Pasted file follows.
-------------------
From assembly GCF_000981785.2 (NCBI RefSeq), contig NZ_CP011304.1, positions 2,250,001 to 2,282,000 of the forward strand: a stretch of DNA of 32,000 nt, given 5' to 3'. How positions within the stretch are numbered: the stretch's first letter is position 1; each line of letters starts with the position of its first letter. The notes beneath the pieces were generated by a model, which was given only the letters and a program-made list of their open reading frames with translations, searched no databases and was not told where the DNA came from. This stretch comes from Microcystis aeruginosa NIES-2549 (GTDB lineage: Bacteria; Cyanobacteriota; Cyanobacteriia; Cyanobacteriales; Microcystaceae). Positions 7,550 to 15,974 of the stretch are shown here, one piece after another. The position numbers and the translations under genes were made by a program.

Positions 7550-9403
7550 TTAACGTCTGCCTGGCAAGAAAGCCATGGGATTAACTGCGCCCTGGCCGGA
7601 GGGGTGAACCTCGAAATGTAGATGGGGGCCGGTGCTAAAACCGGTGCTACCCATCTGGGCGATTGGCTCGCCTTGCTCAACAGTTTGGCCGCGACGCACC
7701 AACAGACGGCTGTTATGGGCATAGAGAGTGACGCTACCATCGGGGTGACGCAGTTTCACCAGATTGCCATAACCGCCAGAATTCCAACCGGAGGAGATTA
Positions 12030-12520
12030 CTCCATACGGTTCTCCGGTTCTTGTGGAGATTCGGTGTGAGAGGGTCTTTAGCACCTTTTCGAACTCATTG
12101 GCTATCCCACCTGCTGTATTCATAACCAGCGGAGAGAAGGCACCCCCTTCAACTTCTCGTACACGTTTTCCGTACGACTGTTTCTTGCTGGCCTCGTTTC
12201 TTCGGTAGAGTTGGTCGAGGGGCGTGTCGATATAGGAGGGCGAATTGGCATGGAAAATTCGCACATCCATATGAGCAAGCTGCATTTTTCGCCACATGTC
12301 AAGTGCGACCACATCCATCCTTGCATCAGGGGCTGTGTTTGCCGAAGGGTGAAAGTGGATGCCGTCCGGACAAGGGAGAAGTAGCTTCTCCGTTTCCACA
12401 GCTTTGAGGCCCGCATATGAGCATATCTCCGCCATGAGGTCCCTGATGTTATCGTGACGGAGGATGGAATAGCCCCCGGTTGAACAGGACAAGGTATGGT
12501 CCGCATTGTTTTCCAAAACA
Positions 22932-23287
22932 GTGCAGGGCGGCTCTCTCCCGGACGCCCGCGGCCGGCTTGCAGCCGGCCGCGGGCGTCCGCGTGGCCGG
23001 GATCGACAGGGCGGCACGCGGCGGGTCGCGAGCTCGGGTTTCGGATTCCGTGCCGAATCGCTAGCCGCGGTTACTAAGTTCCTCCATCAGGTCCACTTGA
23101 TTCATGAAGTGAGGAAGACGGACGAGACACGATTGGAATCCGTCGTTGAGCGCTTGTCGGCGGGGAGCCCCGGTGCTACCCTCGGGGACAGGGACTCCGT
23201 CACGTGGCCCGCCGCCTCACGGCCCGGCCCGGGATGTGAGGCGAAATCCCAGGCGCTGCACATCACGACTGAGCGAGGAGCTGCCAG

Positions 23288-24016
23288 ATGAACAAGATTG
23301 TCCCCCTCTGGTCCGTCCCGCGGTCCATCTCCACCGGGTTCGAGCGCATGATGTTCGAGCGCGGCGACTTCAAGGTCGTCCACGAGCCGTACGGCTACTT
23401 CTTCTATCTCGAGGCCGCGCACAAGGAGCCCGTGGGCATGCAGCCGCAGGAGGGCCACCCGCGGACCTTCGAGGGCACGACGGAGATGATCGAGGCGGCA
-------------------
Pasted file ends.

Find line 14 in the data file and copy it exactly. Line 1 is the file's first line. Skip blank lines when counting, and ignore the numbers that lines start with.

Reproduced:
22932 GTGCAGGGCGGCTCTCTCCCGGACGCCCGCGGCCGGCTTGCAGCCGGCCGCGGGCGTCCGCGTGGCCGG